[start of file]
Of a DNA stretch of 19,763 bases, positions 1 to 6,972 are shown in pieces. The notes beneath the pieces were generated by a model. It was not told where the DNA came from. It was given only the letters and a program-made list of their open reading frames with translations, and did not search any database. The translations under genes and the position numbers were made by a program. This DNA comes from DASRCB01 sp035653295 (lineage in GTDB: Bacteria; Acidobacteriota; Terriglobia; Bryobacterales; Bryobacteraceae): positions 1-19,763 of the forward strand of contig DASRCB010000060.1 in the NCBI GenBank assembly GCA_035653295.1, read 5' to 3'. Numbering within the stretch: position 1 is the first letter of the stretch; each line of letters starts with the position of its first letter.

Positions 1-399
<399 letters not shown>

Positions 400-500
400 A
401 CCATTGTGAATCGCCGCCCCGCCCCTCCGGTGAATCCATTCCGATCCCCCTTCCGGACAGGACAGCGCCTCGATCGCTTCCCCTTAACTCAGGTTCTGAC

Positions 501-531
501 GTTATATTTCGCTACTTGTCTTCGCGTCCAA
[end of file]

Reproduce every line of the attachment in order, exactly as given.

Of a DNA stretch of 19,763 bases, positions 1 to 6,972 are shown in pieces. The notes beneath the pieces were generated by a model. It was not told where the DNA came from. It was given only the letters and a program-made list of their open reading frames with translations, and did not search any database. The translations under genes and the position numbers were made by a program. This DNA comes from DASRCB01 sp035653295 (lineage in GTDB: Bacteria; Acidobacteriota; Terriglobia; Bryobacterales; Bryobacteraceae): positions 1-19,763 of the forward strand of contig DASRCB010000060.1 in the NCBI GenBank assembly GCA_035653295.1, read 5' to 3'. Numbering within the stretch: position 1 is the first letter of the stretch; each line of letters starts with the position of its first letter.

Positions 1-399
<399 letters not shown>

Positions 400-500
400 A
401 CCATTGTGAATCGCCGCCCCGCCCCTCCGGTGAATCCATTCCGATCCCCCTTCCGGACAGGACAGCGCCTCGATCGCTTCCCCTTAACTCAGGTTCTGAC

Positions 501-531
501 GTTATATTTCGCTACTTGTCTTCGCGTCCAA